Methaqualone

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Death may occur when GABAergic substances are combined with other depressants such as opiates, benzodiazepines, barbiturates, gabapentinoids, thienodiazepines or alcohol.[1]

It is strongly discouraged to combine these substances, particularly in common to heavy doses.

Summary sheet: Methaqualone


Methaqualone
Methaqualone.svg
Chemical Nomenclature
Common names Methaqualone, Quaaludes, "Ludes", Mandrax, Sopor
Substitutive name Methaqualone
Systematic name 2-Methyl-3-(2-methylphenyl)-4(3H)-quinazolinone
Class Membership
Psychoactive class Depressant
Chemical class GABAergic
Routes of Administration

WARNING: Always start with lower doses due to differences between individual body weight, tolerance, metabolism, and personal sensitivity. See responsible use section.


Smoked
Dosage
Threshold 50 mg
Light 50 - 100 mg
Common 100 - 200 mg
Strong 200 - 300 mg
Heavy 300 mg +
Duration
Total 1 - 2 hours
Oral
Dosage
Threshold 75 - 150 mg
Light 150 - 300 mg
Common 300 - 500 mg
Strong 500 - 600 mg
Heavy 600 mg +
Duration
Total 5 - 8 hours
Onset 30 minutes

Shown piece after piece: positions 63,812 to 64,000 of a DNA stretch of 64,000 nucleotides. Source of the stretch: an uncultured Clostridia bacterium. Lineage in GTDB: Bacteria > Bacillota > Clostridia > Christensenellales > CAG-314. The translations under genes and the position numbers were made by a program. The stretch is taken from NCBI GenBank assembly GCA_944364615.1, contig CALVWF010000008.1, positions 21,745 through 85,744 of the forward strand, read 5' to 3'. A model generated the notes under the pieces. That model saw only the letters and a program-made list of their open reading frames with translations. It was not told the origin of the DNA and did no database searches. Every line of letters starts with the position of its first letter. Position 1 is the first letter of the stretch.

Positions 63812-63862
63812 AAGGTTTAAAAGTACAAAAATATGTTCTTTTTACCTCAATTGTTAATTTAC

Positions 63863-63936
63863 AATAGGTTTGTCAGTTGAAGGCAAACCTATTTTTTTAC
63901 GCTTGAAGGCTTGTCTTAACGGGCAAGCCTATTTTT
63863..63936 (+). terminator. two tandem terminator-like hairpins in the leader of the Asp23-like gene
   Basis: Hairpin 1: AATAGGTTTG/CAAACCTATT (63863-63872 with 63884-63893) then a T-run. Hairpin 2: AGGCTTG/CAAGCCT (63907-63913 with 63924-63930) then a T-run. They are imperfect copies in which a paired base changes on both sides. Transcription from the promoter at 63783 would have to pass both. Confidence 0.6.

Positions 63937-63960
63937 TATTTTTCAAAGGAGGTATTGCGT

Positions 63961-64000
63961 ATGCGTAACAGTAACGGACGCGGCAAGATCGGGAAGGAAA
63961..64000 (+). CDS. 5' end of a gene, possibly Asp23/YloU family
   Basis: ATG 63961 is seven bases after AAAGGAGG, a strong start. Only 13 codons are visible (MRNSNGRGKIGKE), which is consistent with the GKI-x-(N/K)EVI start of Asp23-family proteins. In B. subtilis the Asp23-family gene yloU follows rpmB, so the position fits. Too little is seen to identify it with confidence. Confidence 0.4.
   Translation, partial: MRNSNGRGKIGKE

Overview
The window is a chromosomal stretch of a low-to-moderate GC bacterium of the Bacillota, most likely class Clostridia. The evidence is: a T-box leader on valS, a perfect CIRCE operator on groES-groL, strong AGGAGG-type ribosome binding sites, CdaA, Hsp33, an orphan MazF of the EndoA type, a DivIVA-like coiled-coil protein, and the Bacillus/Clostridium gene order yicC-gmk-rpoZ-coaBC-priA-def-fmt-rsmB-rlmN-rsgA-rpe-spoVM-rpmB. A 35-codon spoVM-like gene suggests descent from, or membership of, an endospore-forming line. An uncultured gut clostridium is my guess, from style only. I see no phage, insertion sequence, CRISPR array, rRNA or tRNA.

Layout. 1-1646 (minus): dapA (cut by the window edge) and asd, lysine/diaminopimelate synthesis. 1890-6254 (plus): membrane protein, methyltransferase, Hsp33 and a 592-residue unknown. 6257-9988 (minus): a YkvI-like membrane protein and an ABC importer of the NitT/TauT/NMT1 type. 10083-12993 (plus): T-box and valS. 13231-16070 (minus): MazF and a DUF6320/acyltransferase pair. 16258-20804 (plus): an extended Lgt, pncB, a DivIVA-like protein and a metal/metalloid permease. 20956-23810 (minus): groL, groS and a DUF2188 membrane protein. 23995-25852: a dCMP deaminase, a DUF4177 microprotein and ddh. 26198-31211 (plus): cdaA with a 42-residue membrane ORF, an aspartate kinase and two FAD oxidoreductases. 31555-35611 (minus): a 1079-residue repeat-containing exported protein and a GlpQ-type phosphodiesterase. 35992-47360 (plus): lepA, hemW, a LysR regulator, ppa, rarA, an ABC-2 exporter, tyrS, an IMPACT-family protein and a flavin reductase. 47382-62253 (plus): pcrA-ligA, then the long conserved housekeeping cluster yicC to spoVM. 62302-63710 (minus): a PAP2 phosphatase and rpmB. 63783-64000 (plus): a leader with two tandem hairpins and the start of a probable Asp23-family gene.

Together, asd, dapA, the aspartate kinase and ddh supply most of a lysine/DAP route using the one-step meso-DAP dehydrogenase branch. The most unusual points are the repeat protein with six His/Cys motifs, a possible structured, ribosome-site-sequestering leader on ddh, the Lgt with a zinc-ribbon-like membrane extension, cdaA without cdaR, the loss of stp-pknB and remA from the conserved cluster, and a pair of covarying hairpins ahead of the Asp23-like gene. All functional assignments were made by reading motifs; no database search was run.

Come up 30 minutes
Peak 2 - 4 hours
Offset 2 - 4 hours
After effects 6 - 8 hours









DISCLAIMER: PW's dosage information is gathered from users and resources for educational purposes only. It is not a recommendation and should be verified with other sources for accuracy.

Methaqualone (brand name Quaalude in the US and Mandrax in the UK) is a central nervous system (CNS) depressant of the quinazolinone class that acts as a sedative and hypnotic. The sedative–hypnotic activity of methaqualone was first noted by researchers in the 1950s and in 1962 methaqualone itself was patented in the US by Wallace and Tiernan.[2] Its use peaked in the early 1970s as a hypnotic, for the treatment of insomnia, and as a sedative and muscle relaxant. It is still produced and used clandestinely as a recreational drug throughout the world. The drug was popular in the 1970s with hippies and in the disco club scene.

Chemistry